Consumer Comfort Reached Seven-Week High on U.S. Economic ViewsBy
Americans last week started feeling much more confident about the economy, pushing the Bloomberg Consumer Comfort Index to a seven-week high and partly reversing an early-summer slump, figures released Thursday showed.
Highlights of Consumer Comfort (Week Ended July 30)
Stock-market indexes at or near records, robust job growth and news showing stronger second-quarter growth probably helped drive up sentiment about the economy. The bull market in equities was greeted by more optimism among wealthier Americans as sentiment climbed for those making at least $75,000 a year, the comfort data showed. A pickup in confidence has the potential to spur spending, which cooled at the start of the third quarter.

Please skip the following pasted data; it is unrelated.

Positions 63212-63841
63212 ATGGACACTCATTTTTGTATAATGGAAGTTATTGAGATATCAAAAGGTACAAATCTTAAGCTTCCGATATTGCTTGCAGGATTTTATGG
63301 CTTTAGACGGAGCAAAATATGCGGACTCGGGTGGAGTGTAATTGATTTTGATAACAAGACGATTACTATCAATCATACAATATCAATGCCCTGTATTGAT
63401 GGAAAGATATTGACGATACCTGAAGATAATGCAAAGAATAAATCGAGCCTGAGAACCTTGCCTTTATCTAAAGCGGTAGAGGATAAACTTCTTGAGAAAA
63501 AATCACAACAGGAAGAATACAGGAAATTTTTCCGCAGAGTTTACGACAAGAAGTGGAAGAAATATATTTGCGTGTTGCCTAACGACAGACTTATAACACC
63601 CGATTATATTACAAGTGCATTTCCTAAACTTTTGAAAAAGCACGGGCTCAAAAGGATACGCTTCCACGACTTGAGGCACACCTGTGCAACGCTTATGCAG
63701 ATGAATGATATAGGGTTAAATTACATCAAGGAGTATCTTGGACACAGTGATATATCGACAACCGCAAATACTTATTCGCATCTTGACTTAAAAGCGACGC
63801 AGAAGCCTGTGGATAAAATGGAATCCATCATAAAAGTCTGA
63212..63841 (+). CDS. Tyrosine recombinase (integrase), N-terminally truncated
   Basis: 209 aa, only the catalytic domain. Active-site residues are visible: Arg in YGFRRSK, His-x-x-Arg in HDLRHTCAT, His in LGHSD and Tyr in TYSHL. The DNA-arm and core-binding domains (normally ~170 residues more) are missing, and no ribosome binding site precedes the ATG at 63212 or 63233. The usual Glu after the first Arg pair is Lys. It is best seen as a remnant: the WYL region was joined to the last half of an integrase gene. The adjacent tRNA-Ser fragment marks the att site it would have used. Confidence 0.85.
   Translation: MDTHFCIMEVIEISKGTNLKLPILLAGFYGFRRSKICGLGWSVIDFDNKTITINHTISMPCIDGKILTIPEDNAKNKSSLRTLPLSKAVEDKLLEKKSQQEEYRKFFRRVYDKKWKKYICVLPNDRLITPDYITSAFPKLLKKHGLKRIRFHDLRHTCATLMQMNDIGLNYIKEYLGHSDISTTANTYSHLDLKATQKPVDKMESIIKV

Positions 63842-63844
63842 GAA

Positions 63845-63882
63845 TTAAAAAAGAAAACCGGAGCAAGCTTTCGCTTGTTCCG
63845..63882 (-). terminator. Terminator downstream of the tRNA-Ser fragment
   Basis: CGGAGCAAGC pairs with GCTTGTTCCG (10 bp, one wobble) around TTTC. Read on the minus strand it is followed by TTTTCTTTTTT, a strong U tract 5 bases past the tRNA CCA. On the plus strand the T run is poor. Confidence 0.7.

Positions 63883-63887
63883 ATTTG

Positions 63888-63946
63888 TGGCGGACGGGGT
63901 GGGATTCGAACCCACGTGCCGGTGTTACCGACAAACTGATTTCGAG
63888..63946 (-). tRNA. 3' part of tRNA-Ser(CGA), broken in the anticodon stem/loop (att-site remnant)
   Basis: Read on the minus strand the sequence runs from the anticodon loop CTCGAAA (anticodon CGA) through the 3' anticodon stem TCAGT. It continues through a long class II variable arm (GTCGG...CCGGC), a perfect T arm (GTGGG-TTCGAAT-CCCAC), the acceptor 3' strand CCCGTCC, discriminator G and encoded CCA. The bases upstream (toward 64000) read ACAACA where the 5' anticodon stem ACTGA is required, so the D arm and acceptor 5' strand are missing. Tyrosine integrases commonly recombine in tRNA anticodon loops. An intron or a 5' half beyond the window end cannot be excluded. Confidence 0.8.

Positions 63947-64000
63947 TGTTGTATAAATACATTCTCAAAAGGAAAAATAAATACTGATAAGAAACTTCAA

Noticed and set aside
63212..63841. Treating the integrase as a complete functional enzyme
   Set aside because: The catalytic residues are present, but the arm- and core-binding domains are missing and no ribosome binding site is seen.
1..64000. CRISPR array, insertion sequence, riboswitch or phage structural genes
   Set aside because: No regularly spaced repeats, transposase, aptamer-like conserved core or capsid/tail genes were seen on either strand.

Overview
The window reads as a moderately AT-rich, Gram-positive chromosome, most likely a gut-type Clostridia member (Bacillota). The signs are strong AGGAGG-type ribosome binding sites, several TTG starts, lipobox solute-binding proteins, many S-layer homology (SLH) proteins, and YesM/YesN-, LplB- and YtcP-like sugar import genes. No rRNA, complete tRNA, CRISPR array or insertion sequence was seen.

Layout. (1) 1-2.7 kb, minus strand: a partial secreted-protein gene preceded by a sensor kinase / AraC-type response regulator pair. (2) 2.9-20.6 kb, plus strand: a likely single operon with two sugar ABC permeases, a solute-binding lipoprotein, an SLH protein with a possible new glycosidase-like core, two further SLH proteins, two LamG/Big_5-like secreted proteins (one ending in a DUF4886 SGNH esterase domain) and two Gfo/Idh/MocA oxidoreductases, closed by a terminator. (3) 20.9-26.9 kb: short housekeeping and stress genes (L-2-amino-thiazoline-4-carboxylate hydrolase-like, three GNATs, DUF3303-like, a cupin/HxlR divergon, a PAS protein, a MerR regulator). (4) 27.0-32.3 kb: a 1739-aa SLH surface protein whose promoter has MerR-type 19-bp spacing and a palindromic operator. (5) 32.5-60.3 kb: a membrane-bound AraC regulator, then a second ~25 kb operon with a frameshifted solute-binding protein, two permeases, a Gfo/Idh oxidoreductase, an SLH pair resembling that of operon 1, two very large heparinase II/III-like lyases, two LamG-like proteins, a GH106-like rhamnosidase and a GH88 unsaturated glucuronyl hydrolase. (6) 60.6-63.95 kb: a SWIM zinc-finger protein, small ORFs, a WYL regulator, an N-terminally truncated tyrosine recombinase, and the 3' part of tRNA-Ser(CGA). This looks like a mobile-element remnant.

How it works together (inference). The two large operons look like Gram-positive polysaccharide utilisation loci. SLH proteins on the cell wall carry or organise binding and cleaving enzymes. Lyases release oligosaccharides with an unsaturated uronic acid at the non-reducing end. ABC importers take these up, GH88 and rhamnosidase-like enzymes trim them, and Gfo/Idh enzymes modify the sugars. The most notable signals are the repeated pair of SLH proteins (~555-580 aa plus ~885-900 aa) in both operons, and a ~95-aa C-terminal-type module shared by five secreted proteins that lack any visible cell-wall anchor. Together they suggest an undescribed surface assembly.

- After recovering from a five-month low three weeks ago, the national economy subindex is now 3.1 points above its average for the year and 14.3 points above its long-term average
- Ratings of the national economy were higher in the West than in the rest of the country; consumers in the West reported the second-highest comfort reading in a decade
- Positive sentiment about the economy was also higher among Republicans at 59.8 percent than among Democrats at 43.6